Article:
Judith Herbst's eclectic collection of anecdotes and well-researched facts paints a fascinating history of UFO sightings in the United States. The stories, which include a Yakima Indian folktale, a detailed description of the Roswell incident, and a lesson in Jungian psychology, are guaranteed to spark the interest of even the world's greatest skeptics. What were people really seeing when they looked up into the sky? Greg Clark's hilarious ink and watercolor illustrations provide young readers with a host of silly possibilities: weather balloons, flying pancakes, and lenticular clouds, to name just a few. This engaging, lighthearted treatment of a historically controversial topic is great fun to read and even more fun to talk about afterwards. (Ages 7 to 11)
From School Library Journal
Grade 2-4?Cartoon-style illustrations in muted colors add a touch of lightness to a normally serious subject. They are whimsical at times, such as showing four animal witnesses to the infamous Roswell, NM, crash with a lizard standing upright, scratching his head in wonder and a bird dressed in tank top, jeans, and sports shoes. Modern concepts of UFOs and alien beings are introduced through brief recountings of well-known sightings, mostly in the American West and Southwest. Two major theories as to what UFOs may be are advanced?theycould be alien spacecraft or visions of solid objects made real by human imaginations. One page of illustrations shows "What UFOs Are NOT." Pictures include: "lenticular clouds," a sun pillar, a meteor, Venus, ball lightning, and blimp lights and a "Flying Pancake" (experimental aircraft). These items are frequently reported as UFOs. The U.S. government's investigative efforts, beginning with "Project Sign" and ending with "Project Blue Book," are mentioned. Characteristics of a typical alien-abduction experience complete this basic survey of UFO mysteries. Elaine Landau's UFOs (Millbrook, 1995) mentions less well known sightings and has photographs, a glossary, bibliography, and index, all of which are lacking in Herbst's presentation. Both titles end with the opinion that UFOs remain mysteries that bear further investigation.?Ann G. Brouse, Big Flats Branch Library, NY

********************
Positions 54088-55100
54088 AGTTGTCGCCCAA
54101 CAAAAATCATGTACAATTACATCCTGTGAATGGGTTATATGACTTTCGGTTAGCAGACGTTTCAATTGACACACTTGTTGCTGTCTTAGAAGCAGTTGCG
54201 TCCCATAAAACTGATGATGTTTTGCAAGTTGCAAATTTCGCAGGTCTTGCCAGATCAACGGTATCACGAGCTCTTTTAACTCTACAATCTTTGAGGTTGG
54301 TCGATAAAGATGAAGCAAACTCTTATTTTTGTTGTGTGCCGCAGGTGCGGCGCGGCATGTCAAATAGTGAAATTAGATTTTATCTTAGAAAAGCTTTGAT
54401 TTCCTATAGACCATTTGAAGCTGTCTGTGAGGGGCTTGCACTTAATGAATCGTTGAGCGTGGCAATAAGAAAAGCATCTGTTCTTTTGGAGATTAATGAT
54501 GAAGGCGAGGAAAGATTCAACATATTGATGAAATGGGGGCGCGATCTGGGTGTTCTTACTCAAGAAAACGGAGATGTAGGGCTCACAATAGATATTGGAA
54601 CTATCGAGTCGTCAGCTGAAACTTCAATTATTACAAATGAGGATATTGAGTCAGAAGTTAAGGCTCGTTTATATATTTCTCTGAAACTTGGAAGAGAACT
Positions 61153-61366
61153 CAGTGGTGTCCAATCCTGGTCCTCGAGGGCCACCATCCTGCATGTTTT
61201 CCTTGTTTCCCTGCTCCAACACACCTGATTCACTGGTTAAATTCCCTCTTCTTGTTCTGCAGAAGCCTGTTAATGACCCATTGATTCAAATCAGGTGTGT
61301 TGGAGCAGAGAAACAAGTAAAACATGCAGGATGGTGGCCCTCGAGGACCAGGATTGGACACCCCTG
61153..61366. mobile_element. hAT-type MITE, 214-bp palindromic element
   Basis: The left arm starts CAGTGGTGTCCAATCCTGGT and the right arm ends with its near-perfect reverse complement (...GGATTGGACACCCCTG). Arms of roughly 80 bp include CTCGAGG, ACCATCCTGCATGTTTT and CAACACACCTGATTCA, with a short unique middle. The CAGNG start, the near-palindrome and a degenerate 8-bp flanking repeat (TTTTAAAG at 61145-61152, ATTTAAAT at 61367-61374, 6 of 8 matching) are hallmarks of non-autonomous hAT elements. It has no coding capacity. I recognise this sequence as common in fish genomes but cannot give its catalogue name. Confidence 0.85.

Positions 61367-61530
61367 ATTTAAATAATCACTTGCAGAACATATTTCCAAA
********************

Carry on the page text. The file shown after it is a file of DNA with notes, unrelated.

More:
Copyright 1997 Reed Business Information, Inc.